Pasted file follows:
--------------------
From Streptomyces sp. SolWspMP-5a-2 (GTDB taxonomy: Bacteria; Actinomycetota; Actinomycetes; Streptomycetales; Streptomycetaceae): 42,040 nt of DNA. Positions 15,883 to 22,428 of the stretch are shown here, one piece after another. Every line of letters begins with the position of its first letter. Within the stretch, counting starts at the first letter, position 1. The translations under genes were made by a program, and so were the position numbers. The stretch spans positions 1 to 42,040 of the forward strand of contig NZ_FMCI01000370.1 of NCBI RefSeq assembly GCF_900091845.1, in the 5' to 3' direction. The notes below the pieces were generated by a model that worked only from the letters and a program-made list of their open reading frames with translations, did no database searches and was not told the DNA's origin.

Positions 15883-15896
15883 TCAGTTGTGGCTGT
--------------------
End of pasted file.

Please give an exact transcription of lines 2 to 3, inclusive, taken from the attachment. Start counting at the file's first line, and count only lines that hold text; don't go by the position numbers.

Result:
Positions 15883-15896
15883 TCAGTTGTGGCTGT